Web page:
Clouds movingfrom the Okhotskoye More (Sea of Okhotsk) in the upper left to thenorthern Pacific Ocean in the lower right are strained by theKuril’skiye Ostrova (Kuril Islands) in this true-color Terra MODISimage from September 17, 2002. The Kuril’skiye Ostrova are a chainof volcanic islands that connect the northern Japanese islands to theRussian Sredinnyy Khrebet Mountains on the Kamchatskaya Oblast (KamchatkaPeninsula), shown in the image’s upper right.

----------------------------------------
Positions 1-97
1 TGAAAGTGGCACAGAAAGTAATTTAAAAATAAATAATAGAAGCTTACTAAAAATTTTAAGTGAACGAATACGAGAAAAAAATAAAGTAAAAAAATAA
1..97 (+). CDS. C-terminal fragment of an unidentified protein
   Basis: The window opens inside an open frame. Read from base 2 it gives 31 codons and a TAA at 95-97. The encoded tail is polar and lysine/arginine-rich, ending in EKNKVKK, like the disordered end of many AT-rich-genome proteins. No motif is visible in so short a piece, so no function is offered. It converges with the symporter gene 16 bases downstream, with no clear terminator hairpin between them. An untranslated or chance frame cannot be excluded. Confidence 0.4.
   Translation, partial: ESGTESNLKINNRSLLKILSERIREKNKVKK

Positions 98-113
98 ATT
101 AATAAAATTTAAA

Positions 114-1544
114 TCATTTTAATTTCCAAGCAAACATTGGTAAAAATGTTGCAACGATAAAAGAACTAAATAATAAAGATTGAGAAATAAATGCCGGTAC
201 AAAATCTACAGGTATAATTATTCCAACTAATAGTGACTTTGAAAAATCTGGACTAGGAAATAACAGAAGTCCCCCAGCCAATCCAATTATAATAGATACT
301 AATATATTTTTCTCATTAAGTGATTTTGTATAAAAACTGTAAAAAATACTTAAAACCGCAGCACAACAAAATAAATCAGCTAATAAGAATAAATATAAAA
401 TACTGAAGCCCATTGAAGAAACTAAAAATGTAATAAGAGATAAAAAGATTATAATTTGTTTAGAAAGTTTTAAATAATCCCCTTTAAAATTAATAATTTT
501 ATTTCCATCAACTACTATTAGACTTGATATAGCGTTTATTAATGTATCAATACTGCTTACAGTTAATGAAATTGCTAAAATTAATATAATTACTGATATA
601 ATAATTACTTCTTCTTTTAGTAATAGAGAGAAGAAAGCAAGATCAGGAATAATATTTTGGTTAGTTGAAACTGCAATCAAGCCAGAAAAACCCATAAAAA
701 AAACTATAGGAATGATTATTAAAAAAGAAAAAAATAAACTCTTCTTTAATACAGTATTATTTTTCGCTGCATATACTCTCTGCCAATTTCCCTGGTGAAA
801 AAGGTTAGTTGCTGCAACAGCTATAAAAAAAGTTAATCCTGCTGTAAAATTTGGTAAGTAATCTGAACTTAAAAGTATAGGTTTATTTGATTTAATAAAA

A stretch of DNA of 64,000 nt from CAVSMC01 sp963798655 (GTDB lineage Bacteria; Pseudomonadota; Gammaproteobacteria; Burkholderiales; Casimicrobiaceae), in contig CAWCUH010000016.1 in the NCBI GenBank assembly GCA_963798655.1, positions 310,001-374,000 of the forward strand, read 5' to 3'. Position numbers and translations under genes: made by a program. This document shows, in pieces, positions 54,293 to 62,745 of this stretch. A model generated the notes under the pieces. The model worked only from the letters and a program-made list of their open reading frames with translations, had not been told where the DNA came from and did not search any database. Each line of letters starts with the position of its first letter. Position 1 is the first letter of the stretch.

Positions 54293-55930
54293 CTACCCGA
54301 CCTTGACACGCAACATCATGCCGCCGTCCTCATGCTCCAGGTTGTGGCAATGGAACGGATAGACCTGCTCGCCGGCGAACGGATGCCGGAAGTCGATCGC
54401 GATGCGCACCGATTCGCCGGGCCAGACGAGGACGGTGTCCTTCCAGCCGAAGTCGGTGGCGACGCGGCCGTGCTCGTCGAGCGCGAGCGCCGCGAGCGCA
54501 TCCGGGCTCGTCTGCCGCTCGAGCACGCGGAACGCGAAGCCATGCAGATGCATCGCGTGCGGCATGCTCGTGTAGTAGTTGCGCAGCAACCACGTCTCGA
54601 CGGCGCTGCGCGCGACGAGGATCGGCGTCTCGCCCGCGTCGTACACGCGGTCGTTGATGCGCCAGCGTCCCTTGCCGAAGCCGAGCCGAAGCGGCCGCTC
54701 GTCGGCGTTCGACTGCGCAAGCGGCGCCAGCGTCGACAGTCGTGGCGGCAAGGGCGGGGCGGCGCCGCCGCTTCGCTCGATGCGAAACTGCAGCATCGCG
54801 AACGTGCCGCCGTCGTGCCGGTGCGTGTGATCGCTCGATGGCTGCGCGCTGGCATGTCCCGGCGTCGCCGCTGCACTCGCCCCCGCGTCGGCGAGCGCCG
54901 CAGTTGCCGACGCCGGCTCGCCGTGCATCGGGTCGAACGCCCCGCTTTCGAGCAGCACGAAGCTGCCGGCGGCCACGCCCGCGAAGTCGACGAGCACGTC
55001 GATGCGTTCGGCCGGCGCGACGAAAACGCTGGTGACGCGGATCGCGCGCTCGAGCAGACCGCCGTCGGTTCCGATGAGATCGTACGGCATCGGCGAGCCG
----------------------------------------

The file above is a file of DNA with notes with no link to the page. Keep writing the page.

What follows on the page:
These islands are part of the Pacific Ring of Fire, a zone of frequentearthquakes and volcanic eruptions that runs from New Zealand, aroundAustralia and through Indonesia, up the eastern coast of Asia, along theAleutian Islands, and down the western coast of the Americas. Besidesbeing a highly active geothermal area, this region is well-known for itsabundant and diverse wildlife. These islands are home to densepopulations of sea birds, sea otter, Orcas, minke whales, sea lions,seals, fish, crabs, and many other types of marine life.